Scientists have found evidence that a huge impact event just 12,800 years ago may have caused massive fires worldwide.
Scientists have found evidence that a gigantic comet measuring 62 miles in diameter smashed into Earth about 12,800 years ago, causing the planet to erupt into flames and threatening the survival of mankind. The comet would have resulted in an ice age that would have lasted for thousands of years after sending massive amounts of material in the atmosphere that would have blocked out the sun.
Scientists have theorized of such a cataclysmic event before, but this is the first major evidence that a comet strike likely happened, and the findings were so significant that it was split into two different research papers. To come to their conclusions, scientists examined 170 different sites around the globe, and determined that the fires may have been worse than after the event that killed the dinosaurs 65 million years ago.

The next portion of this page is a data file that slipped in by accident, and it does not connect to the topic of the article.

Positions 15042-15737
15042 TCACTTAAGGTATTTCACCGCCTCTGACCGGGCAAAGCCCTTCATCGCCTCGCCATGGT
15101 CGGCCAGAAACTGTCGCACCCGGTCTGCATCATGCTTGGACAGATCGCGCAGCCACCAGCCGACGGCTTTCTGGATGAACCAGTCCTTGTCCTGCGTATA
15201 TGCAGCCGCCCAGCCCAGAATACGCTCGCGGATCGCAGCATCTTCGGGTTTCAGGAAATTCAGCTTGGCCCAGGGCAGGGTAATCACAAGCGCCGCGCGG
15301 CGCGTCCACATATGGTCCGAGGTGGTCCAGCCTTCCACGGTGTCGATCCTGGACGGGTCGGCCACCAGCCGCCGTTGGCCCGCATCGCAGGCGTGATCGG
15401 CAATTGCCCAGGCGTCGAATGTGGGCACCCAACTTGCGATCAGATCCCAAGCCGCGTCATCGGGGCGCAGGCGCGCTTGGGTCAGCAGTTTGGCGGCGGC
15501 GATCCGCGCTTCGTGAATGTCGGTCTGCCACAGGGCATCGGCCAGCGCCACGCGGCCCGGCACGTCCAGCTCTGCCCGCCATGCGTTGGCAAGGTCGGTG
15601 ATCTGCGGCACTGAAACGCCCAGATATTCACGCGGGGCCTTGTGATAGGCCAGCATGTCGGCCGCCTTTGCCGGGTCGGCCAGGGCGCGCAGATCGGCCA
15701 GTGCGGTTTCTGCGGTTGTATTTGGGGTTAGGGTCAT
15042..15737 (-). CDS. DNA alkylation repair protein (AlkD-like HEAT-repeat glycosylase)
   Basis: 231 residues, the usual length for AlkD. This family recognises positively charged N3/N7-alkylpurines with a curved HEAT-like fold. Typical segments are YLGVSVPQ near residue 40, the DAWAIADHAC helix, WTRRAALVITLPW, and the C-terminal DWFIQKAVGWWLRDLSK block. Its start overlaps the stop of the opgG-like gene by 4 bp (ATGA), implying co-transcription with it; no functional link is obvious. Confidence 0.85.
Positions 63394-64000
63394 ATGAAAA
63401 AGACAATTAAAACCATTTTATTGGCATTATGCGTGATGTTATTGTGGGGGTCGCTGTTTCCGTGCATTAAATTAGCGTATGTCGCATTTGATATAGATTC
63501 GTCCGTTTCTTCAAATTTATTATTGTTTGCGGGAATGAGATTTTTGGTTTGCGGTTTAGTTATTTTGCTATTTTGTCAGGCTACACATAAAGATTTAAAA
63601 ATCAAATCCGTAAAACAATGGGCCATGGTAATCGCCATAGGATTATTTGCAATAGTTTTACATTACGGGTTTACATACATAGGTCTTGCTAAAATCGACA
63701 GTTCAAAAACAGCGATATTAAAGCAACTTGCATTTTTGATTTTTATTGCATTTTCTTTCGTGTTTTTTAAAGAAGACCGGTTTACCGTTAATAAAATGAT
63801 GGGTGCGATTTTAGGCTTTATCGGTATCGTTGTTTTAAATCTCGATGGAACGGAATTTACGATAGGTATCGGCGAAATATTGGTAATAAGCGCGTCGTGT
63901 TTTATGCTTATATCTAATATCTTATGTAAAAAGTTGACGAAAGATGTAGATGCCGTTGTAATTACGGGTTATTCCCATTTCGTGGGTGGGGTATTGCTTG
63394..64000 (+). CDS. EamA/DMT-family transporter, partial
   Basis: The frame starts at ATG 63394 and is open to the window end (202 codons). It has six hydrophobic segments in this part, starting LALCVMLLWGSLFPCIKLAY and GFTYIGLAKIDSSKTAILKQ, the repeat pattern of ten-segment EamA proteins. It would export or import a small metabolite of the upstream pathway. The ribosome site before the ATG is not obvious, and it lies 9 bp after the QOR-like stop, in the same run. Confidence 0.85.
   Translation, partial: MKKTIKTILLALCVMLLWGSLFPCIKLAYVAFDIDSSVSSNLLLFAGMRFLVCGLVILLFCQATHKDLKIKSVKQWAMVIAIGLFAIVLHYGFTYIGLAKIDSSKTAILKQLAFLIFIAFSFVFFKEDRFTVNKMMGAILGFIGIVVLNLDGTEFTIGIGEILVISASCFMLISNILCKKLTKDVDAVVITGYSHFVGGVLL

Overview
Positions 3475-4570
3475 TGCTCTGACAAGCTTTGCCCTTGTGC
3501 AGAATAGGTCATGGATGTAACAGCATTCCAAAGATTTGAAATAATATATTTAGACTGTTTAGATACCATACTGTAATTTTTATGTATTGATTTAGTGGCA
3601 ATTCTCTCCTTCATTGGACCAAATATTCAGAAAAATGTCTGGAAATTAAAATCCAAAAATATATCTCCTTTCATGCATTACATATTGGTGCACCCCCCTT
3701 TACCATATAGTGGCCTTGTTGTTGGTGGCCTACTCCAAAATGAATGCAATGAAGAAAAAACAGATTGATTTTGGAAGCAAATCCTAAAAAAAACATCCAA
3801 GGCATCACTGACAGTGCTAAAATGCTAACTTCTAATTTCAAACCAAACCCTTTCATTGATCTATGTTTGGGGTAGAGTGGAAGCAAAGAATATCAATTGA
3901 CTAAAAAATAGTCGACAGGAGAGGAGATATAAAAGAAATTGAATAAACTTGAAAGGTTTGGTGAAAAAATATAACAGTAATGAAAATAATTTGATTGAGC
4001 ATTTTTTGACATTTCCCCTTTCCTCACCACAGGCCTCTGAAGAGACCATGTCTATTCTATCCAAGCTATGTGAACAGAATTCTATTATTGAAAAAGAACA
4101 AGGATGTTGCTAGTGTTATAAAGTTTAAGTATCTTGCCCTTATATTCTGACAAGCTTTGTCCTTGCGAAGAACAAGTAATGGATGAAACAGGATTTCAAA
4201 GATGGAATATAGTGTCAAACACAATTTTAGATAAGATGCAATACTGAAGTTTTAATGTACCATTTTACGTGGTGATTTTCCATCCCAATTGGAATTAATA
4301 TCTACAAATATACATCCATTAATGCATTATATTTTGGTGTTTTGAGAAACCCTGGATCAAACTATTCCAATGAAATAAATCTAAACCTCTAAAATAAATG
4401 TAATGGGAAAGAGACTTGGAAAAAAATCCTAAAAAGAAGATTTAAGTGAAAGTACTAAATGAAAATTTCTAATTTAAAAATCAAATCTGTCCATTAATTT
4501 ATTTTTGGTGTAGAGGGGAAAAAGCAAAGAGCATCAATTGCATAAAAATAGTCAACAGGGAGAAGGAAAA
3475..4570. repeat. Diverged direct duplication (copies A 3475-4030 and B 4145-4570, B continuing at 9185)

Scientists also think that chunks of the comet are still floating somewhere in the solar system. It was a 62-mile-wide fragment that struck Earth right as the Ice Age was ending, ushering in yet another global cooling event.
“On a ho-hum day some 12,800 years ago, the Earth had emerged from another ice age. Things were warming up, and the glaciers had retreated,” reads the statement from the University of Kansas. “Out of nowhere, the sky was lit with fireballs. This was followed by shock waves. Fires rushed across the landscape, and dust clogged the sky, cutting off the sunlight. As the climate rapidly cooled, plants died, food sources were snuffed out, and the glaciers advanced again. Ocean currents shifted, setting the climate into a colder, almost “ice age” state that lasted an additional thousand years.”